wow, that really warms my heart. :)

this is such a fantastic example of this issue — what an incredible goal he’s set for himself. he has to make an original design, figure out how to make instructions people could follow, source the bricks he would need to buy (bricklink!), figure out how much postage costs (and envelopes and other needed supplies), figure out a storefront (etsy?), and so on and so forth. imagine all the people he could talk to or e-mail for help. imagine him testing his design by having friends try to put together his model. it’s mind-blowing.

even if he doesn’t see it through to the end, what a fantastic idea and how much he can learn while he works on it!

please keep me updated. :)

Comment by Tracy on July 29, 2013 at 05:23 PM

Thanks for the post!
My six year old who announced one day that she was writing a play for all the girls in her K class to perform. She spent several days choosing characters, writing the names of her friends on slips of paper (so they could choose their parts in a fair way), drawing costumes, creating posters to announce the play and coming to me with requests to help with invitations and to see what day her aunt would be off work so she could come, etc. etc.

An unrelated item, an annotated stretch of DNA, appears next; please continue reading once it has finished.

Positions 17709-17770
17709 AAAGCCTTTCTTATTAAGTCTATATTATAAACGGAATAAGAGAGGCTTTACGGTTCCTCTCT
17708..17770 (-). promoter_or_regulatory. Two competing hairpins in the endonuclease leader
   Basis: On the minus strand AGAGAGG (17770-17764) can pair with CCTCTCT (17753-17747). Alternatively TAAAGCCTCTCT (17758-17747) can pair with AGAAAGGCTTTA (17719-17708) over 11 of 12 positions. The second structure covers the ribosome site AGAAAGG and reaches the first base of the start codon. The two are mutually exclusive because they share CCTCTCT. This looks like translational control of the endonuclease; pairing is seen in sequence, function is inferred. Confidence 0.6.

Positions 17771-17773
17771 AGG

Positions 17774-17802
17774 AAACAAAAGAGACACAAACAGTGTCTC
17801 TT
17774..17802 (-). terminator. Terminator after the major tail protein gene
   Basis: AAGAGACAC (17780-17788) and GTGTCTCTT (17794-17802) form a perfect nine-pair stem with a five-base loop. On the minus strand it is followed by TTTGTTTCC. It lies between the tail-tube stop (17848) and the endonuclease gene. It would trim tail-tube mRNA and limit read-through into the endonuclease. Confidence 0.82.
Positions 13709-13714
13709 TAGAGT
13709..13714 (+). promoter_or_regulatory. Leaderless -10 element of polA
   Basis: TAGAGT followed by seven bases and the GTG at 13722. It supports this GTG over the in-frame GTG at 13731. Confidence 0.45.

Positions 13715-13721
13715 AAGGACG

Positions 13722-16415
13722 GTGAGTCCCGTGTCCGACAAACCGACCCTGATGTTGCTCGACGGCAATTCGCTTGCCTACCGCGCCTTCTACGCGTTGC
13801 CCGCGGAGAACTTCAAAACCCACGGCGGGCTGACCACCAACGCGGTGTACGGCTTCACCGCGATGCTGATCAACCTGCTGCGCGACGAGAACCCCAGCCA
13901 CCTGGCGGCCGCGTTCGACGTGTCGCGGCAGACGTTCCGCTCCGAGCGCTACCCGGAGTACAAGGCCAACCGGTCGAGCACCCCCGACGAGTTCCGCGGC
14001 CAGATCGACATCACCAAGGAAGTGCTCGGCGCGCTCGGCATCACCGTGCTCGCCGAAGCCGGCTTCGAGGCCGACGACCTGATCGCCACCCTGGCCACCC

When she asked me for the third time to help with invitations, I responded that she really needed to write the actual play before we sent out invitations....
As soon as I said it, all the magic went out of her plans and she abandoned the project soon afterwards. I wish I had said something better, like "sure I'll help, but let's keep the date blank for now.."
then she could have continued to dream, draw, plan, write, problem solve etc.
Hopefully, I'll know better next time! :)

Comment by Lori Pickert on July 29, 2013 at 05:47 PM

yes. <3

it’s impossible to avoid accidentally doing these things, but so wonderful when we stop and realize it and decide to do differently next time. :)

Comment by charmaine on July 29, 2013 at 05:29 PM

Jeez, Lori, how do you know exactly what to write exactly when I need it???

And like Amy, I'm totally applying this to me as well as my kids! :)

Comment by Lori Pickert on July 29, 2013 at 05:50 PM

 

magic… ;o)

actually, one of the PBHers asked me to write this post because it’s something i talk about in the forum over & over again and she wanted to have something to link to while she’s putting a project group together! :)

so send post ideas to me anytime, people! i follow through!